7 The ‘other’ and Joplin
Joplin’s extravagant image and intense performing style led several commentators to describe her as ‘erratic’, ‘crazed’, or ‘hysterical’. The activity below will enable you to explore how critics responded to Joplin.
Consider the extract from Jack Shadoian’s review of Pearl. This appeared in the American popular music magazine Rolling Stone in February 1971. As Pearl was released posthumously, this review also served as quasi-obituary for her. How does Shadoian describe Joplin’s voice? Why was he disappointed with Kozmic Blues and why did he find Pearl to be a more satisfying album?’
She [Joplin] was a remarkable, if erratic, singer, and she proved it, live and on record […] With Big Brother, Janis was free to leap and range; the band was always there to break any falls […] ‘Kozmic Blues’ was bound to be a disappointment […]
Janis seemed displaced. The new band didn’t help much and her voice, subjected to studio clarity, sounded more strained than expressive. Her style, too,transplanted to a tighter setting, seemed overblown and uncontrolled […] Full Tilt Boogie, the band that backs her on Pearl […] are simply a better band and more congenial to Janis, which is a big reason why Pearl is more satisfying […]
It is also clear that Paul Rothschild [sic, the producer who worked with Joplin on Pearl] was working hard to find the right material and the right context for Janis, to shape her gifts and give them direction and balance […] Her urge for drama, sometimes too hasty and spurting – not developed and sustained – is controlled by the solid foundation Full Tilt Boogie provides. She stays in control, and invitations to hysteria notwithstanding, gives a fantastic performance.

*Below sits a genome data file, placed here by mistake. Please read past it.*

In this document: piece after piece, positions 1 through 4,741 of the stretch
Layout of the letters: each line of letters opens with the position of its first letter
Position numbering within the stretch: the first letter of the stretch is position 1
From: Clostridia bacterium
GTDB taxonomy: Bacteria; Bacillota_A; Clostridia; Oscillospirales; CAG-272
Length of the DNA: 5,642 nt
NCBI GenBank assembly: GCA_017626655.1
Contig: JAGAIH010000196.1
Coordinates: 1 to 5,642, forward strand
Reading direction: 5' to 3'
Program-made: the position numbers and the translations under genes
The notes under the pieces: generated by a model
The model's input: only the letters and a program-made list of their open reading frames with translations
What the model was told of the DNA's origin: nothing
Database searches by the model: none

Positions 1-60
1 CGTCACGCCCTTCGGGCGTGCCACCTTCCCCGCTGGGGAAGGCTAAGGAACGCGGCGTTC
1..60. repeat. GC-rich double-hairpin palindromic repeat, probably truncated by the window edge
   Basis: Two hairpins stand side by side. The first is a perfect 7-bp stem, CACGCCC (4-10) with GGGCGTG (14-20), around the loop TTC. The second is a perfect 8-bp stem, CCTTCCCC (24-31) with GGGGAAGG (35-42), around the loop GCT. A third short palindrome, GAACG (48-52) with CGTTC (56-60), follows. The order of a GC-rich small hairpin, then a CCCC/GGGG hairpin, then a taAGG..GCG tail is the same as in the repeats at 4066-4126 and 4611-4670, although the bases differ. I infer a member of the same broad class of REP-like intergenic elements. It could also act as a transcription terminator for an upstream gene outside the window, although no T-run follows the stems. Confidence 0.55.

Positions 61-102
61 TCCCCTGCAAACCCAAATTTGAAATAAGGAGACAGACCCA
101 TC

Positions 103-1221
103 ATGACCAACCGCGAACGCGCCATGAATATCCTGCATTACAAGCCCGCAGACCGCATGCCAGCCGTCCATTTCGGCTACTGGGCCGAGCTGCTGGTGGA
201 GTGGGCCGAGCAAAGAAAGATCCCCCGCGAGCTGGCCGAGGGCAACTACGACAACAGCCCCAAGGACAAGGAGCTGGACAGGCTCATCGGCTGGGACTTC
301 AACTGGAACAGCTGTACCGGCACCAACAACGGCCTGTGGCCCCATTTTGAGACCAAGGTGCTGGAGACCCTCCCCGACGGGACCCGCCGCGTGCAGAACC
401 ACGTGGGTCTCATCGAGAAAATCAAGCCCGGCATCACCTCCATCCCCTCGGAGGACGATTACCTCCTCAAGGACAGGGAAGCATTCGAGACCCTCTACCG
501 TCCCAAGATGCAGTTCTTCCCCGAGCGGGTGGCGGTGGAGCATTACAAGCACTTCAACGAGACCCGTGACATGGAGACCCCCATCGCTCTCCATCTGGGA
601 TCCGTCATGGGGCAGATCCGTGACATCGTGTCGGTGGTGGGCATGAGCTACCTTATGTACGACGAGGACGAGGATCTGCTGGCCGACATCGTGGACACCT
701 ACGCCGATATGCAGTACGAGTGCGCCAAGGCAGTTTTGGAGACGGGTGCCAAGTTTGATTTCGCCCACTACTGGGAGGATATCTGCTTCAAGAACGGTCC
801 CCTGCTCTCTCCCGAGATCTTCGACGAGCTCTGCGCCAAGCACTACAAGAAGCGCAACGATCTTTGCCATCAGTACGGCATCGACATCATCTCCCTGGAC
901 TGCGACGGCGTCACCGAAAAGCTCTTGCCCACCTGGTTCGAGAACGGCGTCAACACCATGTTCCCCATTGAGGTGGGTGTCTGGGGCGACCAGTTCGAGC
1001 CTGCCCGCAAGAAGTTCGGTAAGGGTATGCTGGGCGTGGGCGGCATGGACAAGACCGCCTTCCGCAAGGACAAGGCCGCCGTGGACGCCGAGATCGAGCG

Shadoian describes Joplin as an ‘erratic’ (though admittedly also a ‘remarkable’) singer. He claims that Kozmic Blues (I Got Dem Ol’ Kozmic Blues Again Mama!) was disappointing as it subjected Joplin’s voice to ‘studio clarity’, which resulted in her sounding ‘strained’ rather than ‘expressive’ and in her style coming across as ‘overblown and uncontrolled’. He asserts that she has an ‘urge for drama’ which is ‘sometimes too hasty and spurting’, and that this can lead to ‘invitations to hysteria’. He claims that both the better backing band (Full Tilt Boogie) and Paul Rothchild’s (1935-1995) input as producer were major contributing factors in making Pearl a more satisfying album.
Like many male commentators on female musicians, Shadoian associates Joplin’s creativity with mental illness, often crudely labelled, as in this review, as ‘hysteria’. In the case of women musicians, ‘Female madness […] has long been condemned within Western rhetoric as a signifier of instability, dangerousness and sickness. Madness in women has not marked them as creative geniuses, but has served as a strong device to cast them as Other’ (Hamer, 2019, p. 276). The ‘Other’ is a concept widely drawn upon in Popular Music Studies, Gender Studies, and Cultural Studies more widely. It is used to demarcate one (often supposedly minority) group as being in some way(s) different to the majority group. Othering frequently has negative associations, as it has been used to portray the minority group as deviant from the majority group. When women have been othered, it has been to portray them as deviant from men.
Marion Leonard has noted that rock journalists have used ‘the notion of mental torment […] in reviews of male musicians to construct a profile of the tortured romantic artist’ yet ‘associations with mental ill health are called upon by journalists to dismiss or “other” female performers’ (Leonard, 2007, p. 69-70). Shadoian’s review casts Joplin in the role of erratic female ‘Other’. It implies that her instinctive musicality as a singer (which, as we have seen, has been constructed as natural and innate for women) needed to be reined in and controlled by the skilful male backing bands and producers with whom she worked.